China builds ‘world’s biggest air purifire
Dr KK Aggarwal
An experimental tower over 100 metres (328 feet) high in northern China has brought a noticeable improvement in air quality. The tower has been built in Xian in Shaanxi province and is undergoing testing by researchers at the Institute of Earth Environment at the Chinese Academy of Sciences. The head of the research, Cao Junji, said improvements in air quality had been observed over an area of 10 square kilometres (3.86 square miles) in the city over the past few months and the tower has managed to produce more than 10 million cubic metres (353 million cubic feet) of clean air a day since its launch. Cao added that on severely polluted days the tower was able to reduce smog close to moderate levels.
The system works through greenhouses covering about half the size of a soccer field around the base of the tower. Polluted air is sucked into the glasshouses and heated up by solar energy. The hot air then rises through the tower and passes through multiple layers of cleaning filters.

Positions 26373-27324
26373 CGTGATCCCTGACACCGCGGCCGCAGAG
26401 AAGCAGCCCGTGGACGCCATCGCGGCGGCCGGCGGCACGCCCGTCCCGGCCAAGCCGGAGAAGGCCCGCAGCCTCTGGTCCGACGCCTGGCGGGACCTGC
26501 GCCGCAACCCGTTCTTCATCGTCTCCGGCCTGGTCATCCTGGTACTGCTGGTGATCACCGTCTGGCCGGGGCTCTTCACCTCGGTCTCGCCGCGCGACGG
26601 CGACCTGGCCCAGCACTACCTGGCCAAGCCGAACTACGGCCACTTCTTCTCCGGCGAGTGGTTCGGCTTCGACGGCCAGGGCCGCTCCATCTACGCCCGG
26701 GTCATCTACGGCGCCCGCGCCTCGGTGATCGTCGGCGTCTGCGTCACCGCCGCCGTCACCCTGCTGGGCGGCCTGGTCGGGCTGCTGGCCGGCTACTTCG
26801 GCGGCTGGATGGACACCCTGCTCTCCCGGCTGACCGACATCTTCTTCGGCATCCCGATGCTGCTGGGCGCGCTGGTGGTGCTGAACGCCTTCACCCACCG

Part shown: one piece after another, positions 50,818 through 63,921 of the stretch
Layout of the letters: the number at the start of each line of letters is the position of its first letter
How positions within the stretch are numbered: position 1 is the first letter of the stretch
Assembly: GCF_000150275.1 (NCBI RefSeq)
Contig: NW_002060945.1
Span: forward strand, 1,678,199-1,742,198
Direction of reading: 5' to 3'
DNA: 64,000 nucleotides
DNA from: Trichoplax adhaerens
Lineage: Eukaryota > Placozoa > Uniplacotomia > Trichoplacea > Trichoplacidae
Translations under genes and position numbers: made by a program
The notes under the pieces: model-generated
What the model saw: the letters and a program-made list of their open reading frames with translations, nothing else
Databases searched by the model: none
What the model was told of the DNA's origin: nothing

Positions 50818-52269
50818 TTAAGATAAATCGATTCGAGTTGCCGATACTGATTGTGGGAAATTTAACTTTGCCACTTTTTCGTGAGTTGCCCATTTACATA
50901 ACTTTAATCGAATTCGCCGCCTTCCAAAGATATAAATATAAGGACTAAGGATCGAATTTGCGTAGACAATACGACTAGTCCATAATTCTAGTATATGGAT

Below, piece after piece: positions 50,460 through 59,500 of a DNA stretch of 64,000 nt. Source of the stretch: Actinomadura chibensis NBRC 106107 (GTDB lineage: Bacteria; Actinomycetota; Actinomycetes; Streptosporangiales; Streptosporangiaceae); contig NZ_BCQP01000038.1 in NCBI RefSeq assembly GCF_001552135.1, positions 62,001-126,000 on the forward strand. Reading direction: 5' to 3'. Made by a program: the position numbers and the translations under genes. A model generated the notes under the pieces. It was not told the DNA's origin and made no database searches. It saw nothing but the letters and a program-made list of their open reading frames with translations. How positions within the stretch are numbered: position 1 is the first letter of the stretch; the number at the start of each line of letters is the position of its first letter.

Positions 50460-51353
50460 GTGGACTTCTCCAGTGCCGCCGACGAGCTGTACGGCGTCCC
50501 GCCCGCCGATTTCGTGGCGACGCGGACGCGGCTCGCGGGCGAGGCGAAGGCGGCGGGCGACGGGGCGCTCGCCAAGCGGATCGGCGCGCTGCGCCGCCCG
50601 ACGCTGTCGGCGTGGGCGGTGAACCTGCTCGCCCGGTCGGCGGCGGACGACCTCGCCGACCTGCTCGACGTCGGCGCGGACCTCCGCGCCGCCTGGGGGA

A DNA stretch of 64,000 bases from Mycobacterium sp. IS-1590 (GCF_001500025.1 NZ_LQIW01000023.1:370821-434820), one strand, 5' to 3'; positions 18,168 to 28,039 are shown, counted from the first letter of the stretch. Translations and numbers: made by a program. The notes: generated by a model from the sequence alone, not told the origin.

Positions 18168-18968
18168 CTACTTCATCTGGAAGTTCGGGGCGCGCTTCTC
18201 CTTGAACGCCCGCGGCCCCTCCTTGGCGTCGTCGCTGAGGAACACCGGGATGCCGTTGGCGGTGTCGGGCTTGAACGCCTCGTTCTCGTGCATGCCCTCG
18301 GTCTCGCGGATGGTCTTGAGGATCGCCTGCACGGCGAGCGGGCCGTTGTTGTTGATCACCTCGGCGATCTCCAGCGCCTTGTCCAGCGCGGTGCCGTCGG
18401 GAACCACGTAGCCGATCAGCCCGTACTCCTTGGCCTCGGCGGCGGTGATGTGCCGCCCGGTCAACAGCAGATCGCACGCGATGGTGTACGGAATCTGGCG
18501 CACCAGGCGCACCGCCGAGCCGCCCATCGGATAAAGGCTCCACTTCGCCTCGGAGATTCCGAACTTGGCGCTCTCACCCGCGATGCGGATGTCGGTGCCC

The average reduction in PM2.5 – the fine particles in smog deemed most harmful to health – fell 15 per cent during heavy pollution.
The Xian smog tower project was launched by the academy in 2015 and construction was completed last year at a development zone in the Chang’an district. The purpose of the project was to find an effective, low cost method to artificially remove pollutants from the atmosphere. The cost of the project was not disclosed.
A full-sized tower would reach 500 metres (1,640 feet) high with a diameter of 200 metres (656 feet), according to a patent application they filed in 2014. The size of the greenhouses could cover nearly 30 square kilometres (11.6 square miles) and the plant would be powerful enough to purify the air for a small sized city. (South China Morning Post Excerpts)